• I think moms of newborns especially need to hear this message, but even I do with a six and a three year old. I worked my tale off today from 6am to just about noon and didn’t sit down but once just cleaning, and I know I will do the same tomorrow. Sometimes the work we do is so thankless and this is a good post about it being ok to not completely enjoy motherhood.

    • Hi Heather, gosh, you are busy. I’m glad you liked the post and filled with admiration that you made the time to not only read it but to comment too! Maybe go have a coffee? 😉
      Sally

  • I am so glad I never had the feelings of not loving parenting. My daughter is my best girl friend! She’s 20 and was homeschooled through her senior year. She’s graduating community college with a 4.0 and going on to get her BA and MA in Secondary Education Integrated Language Arts. Our bond made her into the woman she is today. My son was homeschooled through his sophomore year and is an amazing teenager. He is responsible and a free-spirited musician. I can’t imagine not loving parenting these amazingly talented kids!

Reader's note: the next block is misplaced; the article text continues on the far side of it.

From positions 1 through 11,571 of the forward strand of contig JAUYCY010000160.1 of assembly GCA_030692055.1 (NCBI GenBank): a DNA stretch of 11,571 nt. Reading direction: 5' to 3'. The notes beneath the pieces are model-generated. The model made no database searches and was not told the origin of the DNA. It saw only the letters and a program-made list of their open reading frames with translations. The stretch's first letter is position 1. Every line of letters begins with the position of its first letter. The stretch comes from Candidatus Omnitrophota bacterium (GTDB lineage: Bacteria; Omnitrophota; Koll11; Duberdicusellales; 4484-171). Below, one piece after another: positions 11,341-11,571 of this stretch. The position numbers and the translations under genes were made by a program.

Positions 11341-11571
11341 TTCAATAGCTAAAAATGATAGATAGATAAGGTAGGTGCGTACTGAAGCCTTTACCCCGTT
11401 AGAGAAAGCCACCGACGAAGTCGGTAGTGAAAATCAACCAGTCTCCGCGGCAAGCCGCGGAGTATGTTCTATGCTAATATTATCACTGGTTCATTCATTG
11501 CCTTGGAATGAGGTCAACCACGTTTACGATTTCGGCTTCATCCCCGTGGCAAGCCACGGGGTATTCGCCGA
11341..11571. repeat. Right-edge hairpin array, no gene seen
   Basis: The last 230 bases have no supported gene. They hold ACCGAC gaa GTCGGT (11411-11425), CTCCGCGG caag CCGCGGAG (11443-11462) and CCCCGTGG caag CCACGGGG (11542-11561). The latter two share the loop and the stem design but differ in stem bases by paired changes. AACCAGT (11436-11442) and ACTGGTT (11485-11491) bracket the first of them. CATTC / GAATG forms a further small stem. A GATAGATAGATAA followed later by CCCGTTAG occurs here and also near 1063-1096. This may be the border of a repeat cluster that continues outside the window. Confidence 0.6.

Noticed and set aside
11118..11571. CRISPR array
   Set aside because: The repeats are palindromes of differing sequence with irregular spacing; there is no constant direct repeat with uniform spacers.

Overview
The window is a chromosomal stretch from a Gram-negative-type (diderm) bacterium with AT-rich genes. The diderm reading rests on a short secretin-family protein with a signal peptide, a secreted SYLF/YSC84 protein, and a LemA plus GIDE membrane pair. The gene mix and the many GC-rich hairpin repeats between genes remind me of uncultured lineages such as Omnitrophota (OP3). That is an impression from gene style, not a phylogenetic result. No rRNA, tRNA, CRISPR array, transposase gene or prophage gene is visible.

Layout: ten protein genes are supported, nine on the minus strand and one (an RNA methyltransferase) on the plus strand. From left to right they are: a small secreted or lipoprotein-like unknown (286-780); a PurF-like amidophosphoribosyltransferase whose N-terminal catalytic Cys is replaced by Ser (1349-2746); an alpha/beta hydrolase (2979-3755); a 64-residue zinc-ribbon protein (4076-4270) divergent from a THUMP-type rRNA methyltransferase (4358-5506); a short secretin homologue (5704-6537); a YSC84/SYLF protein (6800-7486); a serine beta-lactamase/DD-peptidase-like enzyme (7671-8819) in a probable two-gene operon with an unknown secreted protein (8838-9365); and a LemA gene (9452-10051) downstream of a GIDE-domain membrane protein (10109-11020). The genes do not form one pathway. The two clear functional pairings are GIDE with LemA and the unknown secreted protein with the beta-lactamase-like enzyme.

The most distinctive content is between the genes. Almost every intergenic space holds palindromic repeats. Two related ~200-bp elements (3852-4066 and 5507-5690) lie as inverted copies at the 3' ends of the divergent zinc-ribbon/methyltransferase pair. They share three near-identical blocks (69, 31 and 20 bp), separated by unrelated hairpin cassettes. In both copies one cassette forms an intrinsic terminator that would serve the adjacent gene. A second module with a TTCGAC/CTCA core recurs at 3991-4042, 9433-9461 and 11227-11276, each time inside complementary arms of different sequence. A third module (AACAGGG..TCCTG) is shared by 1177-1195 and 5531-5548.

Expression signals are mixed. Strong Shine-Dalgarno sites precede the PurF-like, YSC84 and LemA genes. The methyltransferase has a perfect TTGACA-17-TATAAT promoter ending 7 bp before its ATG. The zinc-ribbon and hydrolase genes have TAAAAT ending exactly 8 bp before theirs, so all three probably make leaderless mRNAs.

• About Author

    Sally O'Reilly

    Sally O'Reilly

    Sally O’Reilly is an IAHIP, ICP and EAP accredited Counselling Psychologist, Psychotherapist and Clinical Supervisor with nearly twenty years of professional experience. Her particular area of expertise and interest is work with teenagers. She enjoys a busy full-time private practice and has developed and facilitated a personal development, substance misuse and sexual health programme for teenagers for over 15 years. She is a regular contributor to national print and radio media.
    Sally is also the co-author of Two Wise Chicks.
    Feel free to follow Sally on: Facebook | Twitter | Linkedin